Disuse turning footbridges into white elephants

Buxton footbridge

A hawker walks near the Buxton footbridge in Mombasa. The footbridge is usually unused by residents.

Photo credit: Wachira Mwangi | Nation Media Group

A new way of protecting pedestrians is by building footbridges. But residents of some particular areas have not put these footbridges to good use, seeming to instead prefer to cross the dangerous roads on foot instead of using the facilities.

In Mombasa County, for instance, two footbridges have recently been built — one across Makande from Tudor area and the other at Buxton Estate. However, these footbridges are rarely used despite having cost the taxpayers millions of shillings to build.

In addition, it is said there is a plan to dismantle Liwatoni footbridge for a yet-to-be-disclosed reason. On getting the unconfirmed news, residents protested against the move since they have challenges commuting. Those without vehicles are forced to, early every morning, incur a cost to cross the footbridge and pay double the usual fare. If the claim is true, why was the footbridge built in the first place and at what cost? And why is it earmarked for demolition?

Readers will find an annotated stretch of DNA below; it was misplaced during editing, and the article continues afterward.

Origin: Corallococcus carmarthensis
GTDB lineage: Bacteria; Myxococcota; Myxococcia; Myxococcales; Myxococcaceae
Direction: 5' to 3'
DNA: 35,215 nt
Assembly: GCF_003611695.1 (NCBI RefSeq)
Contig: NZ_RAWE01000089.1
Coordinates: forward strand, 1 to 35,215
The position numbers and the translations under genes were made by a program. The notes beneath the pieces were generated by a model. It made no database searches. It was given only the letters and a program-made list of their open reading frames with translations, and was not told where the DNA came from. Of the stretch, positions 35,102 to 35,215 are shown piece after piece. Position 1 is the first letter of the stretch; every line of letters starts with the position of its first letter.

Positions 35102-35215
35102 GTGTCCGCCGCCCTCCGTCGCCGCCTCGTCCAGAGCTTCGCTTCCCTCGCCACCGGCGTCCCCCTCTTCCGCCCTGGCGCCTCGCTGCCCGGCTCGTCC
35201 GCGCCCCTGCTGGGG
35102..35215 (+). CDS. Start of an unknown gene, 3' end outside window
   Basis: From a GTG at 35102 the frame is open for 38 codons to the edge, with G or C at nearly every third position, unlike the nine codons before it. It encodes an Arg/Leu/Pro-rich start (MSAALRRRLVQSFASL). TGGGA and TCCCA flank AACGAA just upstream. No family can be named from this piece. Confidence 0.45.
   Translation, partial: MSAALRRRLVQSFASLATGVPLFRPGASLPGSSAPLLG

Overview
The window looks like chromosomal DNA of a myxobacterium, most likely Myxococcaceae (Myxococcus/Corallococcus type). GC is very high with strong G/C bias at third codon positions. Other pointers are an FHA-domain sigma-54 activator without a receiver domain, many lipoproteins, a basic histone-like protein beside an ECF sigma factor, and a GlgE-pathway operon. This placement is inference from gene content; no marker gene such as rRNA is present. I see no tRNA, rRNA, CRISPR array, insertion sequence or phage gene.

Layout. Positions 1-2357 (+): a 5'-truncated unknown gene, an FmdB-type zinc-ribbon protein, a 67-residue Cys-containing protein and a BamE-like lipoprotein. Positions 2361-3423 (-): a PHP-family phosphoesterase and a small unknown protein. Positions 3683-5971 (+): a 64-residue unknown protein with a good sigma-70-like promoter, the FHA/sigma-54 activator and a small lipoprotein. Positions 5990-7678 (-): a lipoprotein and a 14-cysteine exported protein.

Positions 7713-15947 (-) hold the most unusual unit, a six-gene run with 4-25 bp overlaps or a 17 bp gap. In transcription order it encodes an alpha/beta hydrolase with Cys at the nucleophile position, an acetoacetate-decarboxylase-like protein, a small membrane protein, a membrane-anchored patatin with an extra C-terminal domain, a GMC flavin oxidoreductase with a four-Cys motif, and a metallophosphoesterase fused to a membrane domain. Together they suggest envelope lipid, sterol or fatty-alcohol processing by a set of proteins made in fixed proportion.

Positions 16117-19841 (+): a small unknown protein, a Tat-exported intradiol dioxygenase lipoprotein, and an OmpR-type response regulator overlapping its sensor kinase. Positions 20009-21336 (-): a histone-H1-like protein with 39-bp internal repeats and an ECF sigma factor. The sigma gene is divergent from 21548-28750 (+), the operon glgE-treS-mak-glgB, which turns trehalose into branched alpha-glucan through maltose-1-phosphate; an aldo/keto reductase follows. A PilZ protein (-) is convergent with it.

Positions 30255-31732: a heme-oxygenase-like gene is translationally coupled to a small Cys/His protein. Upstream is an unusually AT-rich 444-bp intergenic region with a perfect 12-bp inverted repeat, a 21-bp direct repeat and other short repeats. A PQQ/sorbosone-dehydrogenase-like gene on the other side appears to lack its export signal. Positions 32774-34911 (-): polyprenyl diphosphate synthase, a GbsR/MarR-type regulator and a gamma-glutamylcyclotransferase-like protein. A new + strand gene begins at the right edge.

These and many other questions disturb Kenyans as the economy is not doing well.

But why do residents rarely use the Makande and Buxton footbridges? Is it because of insecurity or distance? In the absence of a zebra crossing on the highway, let a traffic police officer be permanently stationed there to ensure the safety of pedestrians when crossing the road.

There are plans to extend the Liwatoni footbridge all the way to Ganjoni Estate. Let the planners and engineers go back to the drawing board, carry out conclusive feasibility studies and ensure there is public participation to ensure ‘ownership’ of the project — lest these footbridges become white elephants.

Elsewhere in the country, there are footbridges that are not being used. We need development but useless footbridges should not be built.